On asking if these street artists are being promoted in any possible way or are there any provisions that are being made available to them from the Gallery’s side, KG Menon, Secretary of Jehangir Art Gallery stated that these were independent artists and are on their own having no association with the Gallery whatsoever. No special provisions or help has been ever given. Just that the gallery does not create a hindrance and lets the artists use the adjacent area in peace.
Talking about the opportunities that they get around here, the Kala Ghoda Art Festival, which is growing bigger and has been successful in grabbing eyeballs year after year, tops their list. “We put up a stall during the Kala Ghoda Art Festival which happens every year right here. A group of 4-5 artists, myself included, work for the Kala Ghoda Association. We help them out with things like booking other artists and in turn they provide us with a stall during the Kala Ghoda Art Festival where the stall prices get very steep” said Dhammapal Kirdak.
KALA GHODA – THE FOCAL POINT OF ART
The place that a person chooses to set up shop is one of the factors that could make or break his career. So why this spot? “The area around Kalaghoda has art in its air. Kala Ghoda has become the epicentre of art in Mumbai and whenever people think of art, Kala ghoda is the place that flashes in front for their eyes. Then there’s the Gallery, you have museums around and this spot is a major tourist attraction.” Says Dhammapal Kirdak.
“I doubt if a group a artists decide to go elsewhere in the city and do the same thing, they would receive the same degree of respect as we do here because of this lane’s proximity to the gallery and the museum. The ones that visit this region have an eye for art and appreciate it, Had it been the Gateway of India or any other popular spot, people would more often than not have counted us among the hawkers and not acknowledged us as artists.”, he adds.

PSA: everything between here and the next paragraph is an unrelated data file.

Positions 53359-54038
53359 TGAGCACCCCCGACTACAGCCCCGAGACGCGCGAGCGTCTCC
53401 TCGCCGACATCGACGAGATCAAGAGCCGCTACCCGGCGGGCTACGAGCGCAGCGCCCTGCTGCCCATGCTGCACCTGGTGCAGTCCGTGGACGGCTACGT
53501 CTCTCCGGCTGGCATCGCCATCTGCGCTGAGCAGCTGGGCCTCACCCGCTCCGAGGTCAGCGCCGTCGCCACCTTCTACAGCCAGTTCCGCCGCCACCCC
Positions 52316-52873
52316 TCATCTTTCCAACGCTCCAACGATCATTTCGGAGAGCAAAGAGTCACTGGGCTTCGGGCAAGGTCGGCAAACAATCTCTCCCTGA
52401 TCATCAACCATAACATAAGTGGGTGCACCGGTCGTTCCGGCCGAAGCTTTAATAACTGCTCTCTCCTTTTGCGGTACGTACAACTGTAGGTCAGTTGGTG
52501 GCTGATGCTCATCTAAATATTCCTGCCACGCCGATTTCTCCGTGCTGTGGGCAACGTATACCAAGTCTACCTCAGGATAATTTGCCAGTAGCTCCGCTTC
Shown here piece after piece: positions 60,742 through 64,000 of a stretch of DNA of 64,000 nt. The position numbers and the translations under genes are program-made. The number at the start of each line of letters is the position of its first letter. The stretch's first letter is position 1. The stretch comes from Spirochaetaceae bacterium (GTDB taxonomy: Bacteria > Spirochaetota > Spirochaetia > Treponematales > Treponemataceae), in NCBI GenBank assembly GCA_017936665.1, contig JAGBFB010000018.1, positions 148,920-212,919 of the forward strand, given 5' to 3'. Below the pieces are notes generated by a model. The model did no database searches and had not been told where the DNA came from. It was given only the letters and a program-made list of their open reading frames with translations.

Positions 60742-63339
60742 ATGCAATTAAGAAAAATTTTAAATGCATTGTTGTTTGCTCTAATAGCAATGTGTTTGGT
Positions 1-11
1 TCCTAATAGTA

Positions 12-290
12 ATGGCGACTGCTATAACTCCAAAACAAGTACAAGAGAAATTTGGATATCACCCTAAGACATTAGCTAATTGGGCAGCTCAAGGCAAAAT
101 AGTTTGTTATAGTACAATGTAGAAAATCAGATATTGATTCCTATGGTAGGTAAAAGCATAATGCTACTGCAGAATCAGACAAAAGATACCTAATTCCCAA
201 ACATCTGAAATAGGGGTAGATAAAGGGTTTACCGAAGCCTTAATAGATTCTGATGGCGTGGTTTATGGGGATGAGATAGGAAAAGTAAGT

“There is no competition in art, but there is definitely a streak of competition in business.”
No field is devoid of competition and having about 12 other people in such close proximity, doing the same thing would definitely not be a situation you would want to find yourself in. “There can never be competition in terms of what an artist does as compared to someone else. As we gave some 10 -12 artists here, even if you get about a 100 of them and let them display their work, people will come and buy whatever they like and find appealing. There is no competition in art but there is definitely a streak of competition in business.” said Dhammapal.
He continues to say that In the name of art, some people around here have been trying to turn it into a thriving business. It has become more of a business now. Some artists sell anything under the tag of art just to stay ahead of the pack in terms of the money they’re making. “Then there are some who do it because of the inner satisfaction that they receive and have very little to do with the market and its games. What matters to people like me is how many people smile as they pass by looking at my creations.” he adds.
Even though most of them look like they’ve seen better days in life, the glimmer in their eyes when they speak about what they do is more than enough to establish that they’re in a happy space. Most of them said even though they don’t make much, they make enough to keep their homes running and they’re satisfied with that. The love for what they do shines through. Some of them, like Mr. Gani, have also pushed their kids towards becoming artists even after knowing what the field entails. It is heart-warming to see such passion across generations at one single place, a place where most wouldn’t expect it to be – a pavement.